Good question, Edoka. Pardon me for stating the obvious, but natural disasters can only happen in areas where there are people to experience them.
Before people came to North America, for example, this continent had earthquakes, and the coastal areas had tsunamis. Moreover there were huge volcanic explosions that were hundreds of times more powerful than the Piñatubo eruption in the Philippines in 1991. Two locations for these huge volcanic explosions: the Long Valley Caldera in Eastern California, and the Yellowstone National Park region. But we count them as events, rather than disasters, because they did not harm anyone.
Because the human population has increased dramatically during the current interglacial, a larger number of people are experiencing natural disasters than before. Of course, it all gets reported in the mass media. And because there are so many of us, it's not practical for everyone to live in relatively safe areas. In choosing where we want to live, it's necessary to take some calculated risks.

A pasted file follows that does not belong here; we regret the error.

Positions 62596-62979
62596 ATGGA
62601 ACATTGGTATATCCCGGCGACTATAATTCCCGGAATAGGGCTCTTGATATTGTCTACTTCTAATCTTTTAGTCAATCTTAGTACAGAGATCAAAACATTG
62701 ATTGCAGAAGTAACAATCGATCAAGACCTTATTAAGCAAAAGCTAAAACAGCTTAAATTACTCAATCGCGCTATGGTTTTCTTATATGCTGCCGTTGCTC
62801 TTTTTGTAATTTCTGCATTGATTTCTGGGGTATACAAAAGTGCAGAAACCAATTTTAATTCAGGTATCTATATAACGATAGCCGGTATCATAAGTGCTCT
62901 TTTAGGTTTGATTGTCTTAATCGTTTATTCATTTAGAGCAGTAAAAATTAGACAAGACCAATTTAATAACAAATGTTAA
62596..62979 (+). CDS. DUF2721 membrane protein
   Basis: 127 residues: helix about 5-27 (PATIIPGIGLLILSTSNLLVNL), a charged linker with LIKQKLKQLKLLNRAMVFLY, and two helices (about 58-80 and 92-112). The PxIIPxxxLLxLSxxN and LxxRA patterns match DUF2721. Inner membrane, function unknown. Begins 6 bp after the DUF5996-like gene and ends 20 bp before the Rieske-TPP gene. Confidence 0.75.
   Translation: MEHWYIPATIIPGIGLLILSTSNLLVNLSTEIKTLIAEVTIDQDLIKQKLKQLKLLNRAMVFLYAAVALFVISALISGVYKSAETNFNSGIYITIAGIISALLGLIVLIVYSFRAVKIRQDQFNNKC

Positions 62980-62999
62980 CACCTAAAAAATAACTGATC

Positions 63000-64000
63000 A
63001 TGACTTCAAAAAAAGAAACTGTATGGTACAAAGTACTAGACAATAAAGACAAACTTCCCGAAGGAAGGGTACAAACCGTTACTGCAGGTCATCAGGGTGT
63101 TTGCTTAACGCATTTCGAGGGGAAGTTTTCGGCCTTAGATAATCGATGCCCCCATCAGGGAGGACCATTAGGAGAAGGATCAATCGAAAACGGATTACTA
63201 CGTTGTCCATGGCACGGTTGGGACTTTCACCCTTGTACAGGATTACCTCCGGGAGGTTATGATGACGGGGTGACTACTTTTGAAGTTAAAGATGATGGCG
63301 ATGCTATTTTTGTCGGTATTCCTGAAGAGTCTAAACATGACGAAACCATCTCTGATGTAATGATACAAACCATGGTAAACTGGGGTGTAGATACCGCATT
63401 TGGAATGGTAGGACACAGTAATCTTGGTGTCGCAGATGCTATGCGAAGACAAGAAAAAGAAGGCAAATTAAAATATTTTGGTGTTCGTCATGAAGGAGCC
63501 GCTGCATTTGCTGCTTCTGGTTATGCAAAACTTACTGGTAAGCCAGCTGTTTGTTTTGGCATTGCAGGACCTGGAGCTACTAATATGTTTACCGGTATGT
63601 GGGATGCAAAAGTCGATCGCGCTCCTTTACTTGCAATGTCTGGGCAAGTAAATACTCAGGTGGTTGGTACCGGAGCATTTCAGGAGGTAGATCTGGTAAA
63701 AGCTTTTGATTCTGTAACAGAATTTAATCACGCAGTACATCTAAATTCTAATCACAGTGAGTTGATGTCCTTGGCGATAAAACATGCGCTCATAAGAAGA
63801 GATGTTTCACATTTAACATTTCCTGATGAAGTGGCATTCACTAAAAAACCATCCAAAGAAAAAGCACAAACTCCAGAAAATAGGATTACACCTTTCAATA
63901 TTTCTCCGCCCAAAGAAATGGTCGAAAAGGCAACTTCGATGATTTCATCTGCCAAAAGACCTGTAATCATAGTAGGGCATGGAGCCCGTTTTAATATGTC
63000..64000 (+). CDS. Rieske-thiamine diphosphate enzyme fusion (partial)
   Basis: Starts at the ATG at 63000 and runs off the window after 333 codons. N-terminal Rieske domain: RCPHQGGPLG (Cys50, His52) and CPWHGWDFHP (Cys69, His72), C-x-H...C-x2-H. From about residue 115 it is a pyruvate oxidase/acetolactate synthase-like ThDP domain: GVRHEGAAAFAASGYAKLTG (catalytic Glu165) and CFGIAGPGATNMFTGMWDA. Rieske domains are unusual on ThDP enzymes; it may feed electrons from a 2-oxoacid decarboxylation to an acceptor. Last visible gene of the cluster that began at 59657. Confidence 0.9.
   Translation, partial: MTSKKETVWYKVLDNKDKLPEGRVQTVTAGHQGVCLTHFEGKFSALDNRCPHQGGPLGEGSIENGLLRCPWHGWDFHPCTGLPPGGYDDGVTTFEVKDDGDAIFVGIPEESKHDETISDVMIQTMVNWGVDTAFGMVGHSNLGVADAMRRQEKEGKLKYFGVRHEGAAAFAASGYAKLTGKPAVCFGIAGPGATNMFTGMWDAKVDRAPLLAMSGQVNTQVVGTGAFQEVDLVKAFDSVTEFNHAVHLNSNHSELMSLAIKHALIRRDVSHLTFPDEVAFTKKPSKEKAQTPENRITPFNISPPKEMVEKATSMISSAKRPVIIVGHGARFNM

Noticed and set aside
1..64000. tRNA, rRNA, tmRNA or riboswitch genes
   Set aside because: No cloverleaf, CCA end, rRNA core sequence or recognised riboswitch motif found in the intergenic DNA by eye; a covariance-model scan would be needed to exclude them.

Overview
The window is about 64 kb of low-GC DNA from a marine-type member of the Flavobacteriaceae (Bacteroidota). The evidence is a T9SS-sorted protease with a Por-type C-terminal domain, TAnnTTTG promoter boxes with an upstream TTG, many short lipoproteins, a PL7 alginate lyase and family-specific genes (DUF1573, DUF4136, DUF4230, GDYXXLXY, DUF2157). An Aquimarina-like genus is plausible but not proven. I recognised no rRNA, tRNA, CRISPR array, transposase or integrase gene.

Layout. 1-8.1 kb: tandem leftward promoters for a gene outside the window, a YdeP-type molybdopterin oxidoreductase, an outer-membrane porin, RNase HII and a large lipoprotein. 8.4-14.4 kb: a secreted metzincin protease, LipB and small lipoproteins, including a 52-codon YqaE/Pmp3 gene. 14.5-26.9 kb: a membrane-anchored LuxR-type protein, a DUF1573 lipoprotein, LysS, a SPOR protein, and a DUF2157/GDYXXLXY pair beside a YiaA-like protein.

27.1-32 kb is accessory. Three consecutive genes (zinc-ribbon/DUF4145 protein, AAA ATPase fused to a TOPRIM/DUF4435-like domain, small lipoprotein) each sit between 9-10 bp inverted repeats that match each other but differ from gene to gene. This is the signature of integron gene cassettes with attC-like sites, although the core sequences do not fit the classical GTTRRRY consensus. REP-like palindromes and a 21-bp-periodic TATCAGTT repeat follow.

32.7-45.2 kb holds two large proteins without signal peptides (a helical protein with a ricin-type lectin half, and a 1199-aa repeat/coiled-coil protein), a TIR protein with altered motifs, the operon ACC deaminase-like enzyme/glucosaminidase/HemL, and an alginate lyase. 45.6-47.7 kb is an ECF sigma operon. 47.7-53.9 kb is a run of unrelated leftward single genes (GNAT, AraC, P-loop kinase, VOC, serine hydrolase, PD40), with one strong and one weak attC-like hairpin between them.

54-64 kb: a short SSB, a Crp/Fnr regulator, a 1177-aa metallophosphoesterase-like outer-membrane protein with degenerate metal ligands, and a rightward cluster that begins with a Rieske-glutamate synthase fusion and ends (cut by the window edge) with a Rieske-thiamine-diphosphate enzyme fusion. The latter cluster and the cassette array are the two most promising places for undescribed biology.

If the human population was smaller, and everyone made wise decisions about where to build their houses, the probability of some particular family being touched by a natural disaster would also be somewhat smaller.
Interestingly, the worldwide frequency of hurricanes has declined since Katrina.
Side note. I don't expect the recent disaster in Japan to affect decisions about nuclear power in inland areas. The reactors in Japan went into an automatic shutdown mode, just as they were designed to do. However the original design did not take tsunamis into account. There will undoubtedly be stronger safety standards for nuclear power plants in coastal areas of the Pacific Rim. This region is very prone to earthquakes, and especially to the tsunamis that they spawn.